August 22nd, 2013
I’ve been reading Stephen King’s On Writing lately and it’s pretty good–folksy and a bit “well, it worked for me!” simplistic, but also funny and well-referenced and common-sense. It was clearly written with Stephen King fans in mind (some of the examples do not make sense unless you have read one or another of his novels) but another target audience is nervous novice writers. There’s a lot of gentle handholding about not caring if it’s brilliant, not torturing yourself over the exact wording of the first sentence when you could be writing the second one, not caring when people say you ought to get a real job (Note: King’s central delusion is that novice writers can and will write as a large share of their every day.)
It’s mainly good advice and certainly supportive, but geez, it made me feel bad for people who start writing as adults. So much pressure!
Not that I think you shouldn’t, mind you–anyone who wants to write ought to, immediately. It’s just that it’s so much easier to start in high school. Because I wrote my first creative pieces in grade 9, I always find the “why did you decide to start writing?” question that gets asked in so many interviews a bit baffling. Eh? Why *anything* I did when I was 14? Why the floral leggings, the swamp food, eating lunch on the shotput court, that crush on Bill S.? The short answer for almost everything that happened in high school is boredom. From bullying to band practice, teenagers choose their high-school activities basically just to fill time. The kids in band don’t expect an orchestra career anymore than the football team expects to eventually make it to the CFL. I played intramural *badminton* in high school, and believe me it was not a springboard to going pro (hands up if you’ve ever taken a birdie in the eye?)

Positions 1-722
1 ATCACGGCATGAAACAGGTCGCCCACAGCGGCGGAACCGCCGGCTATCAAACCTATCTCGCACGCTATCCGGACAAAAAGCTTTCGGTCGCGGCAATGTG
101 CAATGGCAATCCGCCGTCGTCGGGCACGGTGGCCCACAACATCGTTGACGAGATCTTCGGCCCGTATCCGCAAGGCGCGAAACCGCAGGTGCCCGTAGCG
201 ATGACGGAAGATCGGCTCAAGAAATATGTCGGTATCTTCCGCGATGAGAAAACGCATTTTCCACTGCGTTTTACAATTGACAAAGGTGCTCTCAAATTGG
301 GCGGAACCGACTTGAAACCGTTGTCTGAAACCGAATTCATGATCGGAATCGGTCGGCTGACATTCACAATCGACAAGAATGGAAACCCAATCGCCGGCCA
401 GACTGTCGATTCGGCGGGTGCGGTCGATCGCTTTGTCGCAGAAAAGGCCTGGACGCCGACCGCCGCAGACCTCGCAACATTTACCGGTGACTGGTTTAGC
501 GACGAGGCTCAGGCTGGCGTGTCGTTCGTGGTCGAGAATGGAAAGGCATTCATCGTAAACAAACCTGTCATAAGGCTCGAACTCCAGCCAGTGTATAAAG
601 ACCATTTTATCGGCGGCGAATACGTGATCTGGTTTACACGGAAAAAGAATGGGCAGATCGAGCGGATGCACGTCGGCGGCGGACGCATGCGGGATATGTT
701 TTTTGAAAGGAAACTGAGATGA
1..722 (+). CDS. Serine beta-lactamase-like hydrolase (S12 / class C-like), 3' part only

I was a chubby smart kid, so sports and dance were largely out for me. I played in band, but drama club was a disorganized mess and honestly, even if it hadn’t been, I really wasn’t much of an actress. I needed another *thing*…and then there as the poster in the library about a literary conest–with prizes! I was bored, I spent a lot of time in the library, I got good grades in English, and my friends said I was funny–why *wouldn’t* I write a humourous essay about my school bus?
My point is slightly undermined by the fact that I did win the “junior humour” category of that literary contest, but I think out of a fairly narrow field. And it wouldn’t have mattered to me if I didn’t, just like it didn’t matter to me that I was a lousy pianist–I still played from ages 5 through 19. What else was I gonna do after school?
Grownups give themselves a much harder time, generally, especially if they have multiple other demands like work, spouse, kids, commute, etc. They feel some kind of pressure to have a “reason” to write, like people loving their work or making lots of money. But writing is hard, slow, and often unrewarding by the conventions of the “real” world. And even if you could write the best novel in the world, if you started tomorrow you wouldn’t be finished for at least a year, more likely a few–and a couple beyond that to see it in print.
Aspiring writers who haven’t yet started the actual process find me a bit baffling sometimes–I have some markers of success, like published books and some positive reviews, the occasional award nomination. But I am neither rich nor famous, and I am still work at something other than writing most days. Am I a big deal? A big failure? What’s going on here?
Grownups, used to doing things for a reason and seeing the results, find the lack of concrete “made it” moments in writing frustrating. Teenagers, who can’t even necessarily drive the car or buy the shirts they want, find random impotent work totally normal. If it’s fun, why not do it? It’s better than homework, and if your brother’s watching something stupid on tv…
This was actually a really wonderful attitude, and one I try to recapture when I feel like writing is pointless. Why does it need a point if I enjoy it? It’s cheaper than golf, and better for me than Facebook–and I like my stories. Game, set, match.
I’ve gotten in trouble for saying this before, but sometimes I can sell working on my book to myself more easily if I think of it as an occasionally lucrative hobby rather than a career. I get that writers need to take ourselves seriously in order to get the work done and done well, and if for you that means saying the word “career” than please do so. But I think I’ll probably write for the rest of my life no matter what I call it, and when I call it a hobby I feel less pressed, more like I’m supposed to have fun.
But mainly I don’t call it anything–I just keep writing, or try to. Because that really is the best part…